Winter One Acts explore dark themes with humor and hope

Event: Winter One Acts
Date and time: Feb. 14,15 at 8 p.m.; Feb. 16 at 3 p.m. (ASL interpreted)
Location: Goshen College Umble Center
Cost: $3, tickets available at the door or online

During a routine trip to the drugstore, characters played by Karsten Hess and Adrienne Schmucker (standing) and Brett Conrad (sitting) get more than they bargained for. "Stay Tuned" points a snarky finger at the media and marketing that constantly vie for our attention, and how these voices manifest in our daily lives.

During a routine trip to the drugstore, characters played by Karsten Hess and Adrienne Schmucker (standing) and Brett Conrad (sitting) get more than they bargained for. “Stay Tuned” points a snarky finger at the media and marketing that constantly vie for our attention, and how these voices manifest in our daily lives. Photo by Hannah Sauder

The Goshen College Theater Department will perform two plays during the Winter One Acts, “Stay Tuned,” and “Do Not Go Gentle,” on Friday, Feb. 14, and Saturday, Feb. 15 at 8 p.m. and on Sunday, Feb. 16 at 3 p.m. (ASL interpreted) in Goshen College’s Umble Center.

“Stay Tuned” is written by 1999 GC graduate Peter Eash-Scott and directed by Grace Swartzendruber, performance venue production manager at GC. This 2012 honorable mention Peace Play illuminates the incessant bombardment of external voices in our daily lives and how it affects our relationships. “Stay Tuned” points a snarky finger at the media and marketing that constantly vie for our attention, and how these voices manifest in our daily lives. In the play, a routine trip to the drugstore quickly turns out to be more than the characters bargained for.

“This play was over ten years in the making,” Eash-Scott said. “It was written in response to a shooting in Wilkinsburg, Pa., in 2000. I had just gotten back from a trip to the local drugstore when I found out that there had been a shooting just outside the pharmacy. It was a hate crime in which a man shot five people, killing three. For years, I unsuccessfully attempted to write about the event before finally settling on the scenario of ‘Stay Tuned.’ While I was troubled by this act of violence and many others that have occurred in neighborhoods I know well, I have found the media’s response to these horrifying occasions to be almost as troubling.”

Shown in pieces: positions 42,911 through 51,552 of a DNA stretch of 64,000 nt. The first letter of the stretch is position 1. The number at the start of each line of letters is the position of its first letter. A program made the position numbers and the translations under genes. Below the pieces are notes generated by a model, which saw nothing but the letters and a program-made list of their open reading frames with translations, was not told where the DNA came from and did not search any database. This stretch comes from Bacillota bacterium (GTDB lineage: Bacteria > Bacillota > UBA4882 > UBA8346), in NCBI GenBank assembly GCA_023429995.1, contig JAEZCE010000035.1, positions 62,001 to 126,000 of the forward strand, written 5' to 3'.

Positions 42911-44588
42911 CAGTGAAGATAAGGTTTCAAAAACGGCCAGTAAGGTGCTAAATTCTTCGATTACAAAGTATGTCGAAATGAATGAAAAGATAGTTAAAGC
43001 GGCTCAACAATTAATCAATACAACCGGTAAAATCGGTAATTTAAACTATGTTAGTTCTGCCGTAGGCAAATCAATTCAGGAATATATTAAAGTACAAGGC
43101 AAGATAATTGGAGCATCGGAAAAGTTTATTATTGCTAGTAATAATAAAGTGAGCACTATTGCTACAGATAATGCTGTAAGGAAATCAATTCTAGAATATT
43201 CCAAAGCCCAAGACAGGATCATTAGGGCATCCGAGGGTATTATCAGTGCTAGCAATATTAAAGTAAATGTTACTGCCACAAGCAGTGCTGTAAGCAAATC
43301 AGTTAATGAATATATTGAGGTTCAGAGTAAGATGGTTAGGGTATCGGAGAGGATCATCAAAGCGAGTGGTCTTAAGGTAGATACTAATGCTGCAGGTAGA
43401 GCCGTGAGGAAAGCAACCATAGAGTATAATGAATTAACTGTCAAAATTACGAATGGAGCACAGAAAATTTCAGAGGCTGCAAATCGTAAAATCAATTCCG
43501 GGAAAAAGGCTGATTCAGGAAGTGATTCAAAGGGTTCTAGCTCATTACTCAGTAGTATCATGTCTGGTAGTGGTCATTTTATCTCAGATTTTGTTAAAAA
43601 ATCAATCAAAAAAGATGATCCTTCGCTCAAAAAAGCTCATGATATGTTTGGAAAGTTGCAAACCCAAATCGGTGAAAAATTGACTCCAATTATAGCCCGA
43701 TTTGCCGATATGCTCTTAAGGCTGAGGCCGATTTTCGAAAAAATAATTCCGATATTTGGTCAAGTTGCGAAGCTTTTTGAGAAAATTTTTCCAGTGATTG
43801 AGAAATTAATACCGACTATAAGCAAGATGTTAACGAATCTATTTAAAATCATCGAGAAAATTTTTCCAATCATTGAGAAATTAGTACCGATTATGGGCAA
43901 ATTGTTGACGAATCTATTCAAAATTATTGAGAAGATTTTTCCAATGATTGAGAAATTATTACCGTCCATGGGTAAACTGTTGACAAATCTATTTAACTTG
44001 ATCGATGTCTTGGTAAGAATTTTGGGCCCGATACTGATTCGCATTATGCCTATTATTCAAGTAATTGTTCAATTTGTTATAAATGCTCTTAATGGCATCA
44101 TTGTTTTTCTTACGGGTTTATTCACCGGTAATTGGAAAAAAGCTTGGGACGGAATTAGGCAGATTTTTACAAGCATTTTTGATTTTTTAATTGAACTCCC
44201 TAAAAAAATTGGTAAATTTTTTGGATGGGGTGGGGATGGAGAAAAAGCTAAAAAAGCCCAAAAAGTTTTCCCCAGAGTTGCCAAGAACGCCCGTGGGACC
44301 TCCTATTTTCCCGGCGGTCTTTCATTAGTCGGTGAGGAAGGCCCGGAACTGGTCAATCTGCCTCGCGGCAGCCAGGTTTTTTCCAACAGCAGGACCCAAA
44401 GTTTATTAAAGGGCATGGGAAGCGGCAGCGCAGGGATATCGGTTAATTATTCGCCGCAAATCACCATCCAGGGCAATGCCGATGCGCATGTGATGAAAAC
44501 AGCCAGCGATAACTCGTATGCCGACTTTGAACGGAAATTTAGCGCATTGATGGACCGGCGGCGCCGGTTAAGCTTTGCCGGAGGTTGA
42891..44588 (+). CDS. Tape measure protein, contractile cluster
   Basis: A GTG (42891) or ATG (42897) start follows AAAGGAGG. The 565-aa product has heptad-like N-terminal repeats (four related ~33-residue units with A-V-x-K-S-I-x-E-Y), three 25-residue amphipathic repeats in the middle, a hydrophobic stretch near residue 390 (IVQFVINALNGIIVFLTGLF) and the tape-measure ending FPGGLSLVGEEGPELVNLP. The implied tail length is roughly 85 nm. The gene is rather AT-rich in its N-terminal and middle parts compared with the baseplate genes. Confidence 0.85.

“Living in the community near Wilkinsburg, I knew the rich, dynamic culture that was there,” Eash-Scott added. “And I saw first-hand how media portrayals fed heavily into hurtful stereotypes that did absolutely nothing to help the neighborhood and only perpetuated and reinforced how people outside those communities considered them. So, to some extent, this play is a fictitious reimagining of what might have happened had I been at the drugstore twenty minutes later.”

“Stay Tuned” features Brett Conrad, a junior from Lakewood, Colo.; Karsten Hess, a senior from Goshen; Nick Peebles, a freshman from Chicago; Lea Ramer, a freshman from Fort Collins, Colo.; and Adrienne Schmucker, a sophomore from Wauseon, Ohio.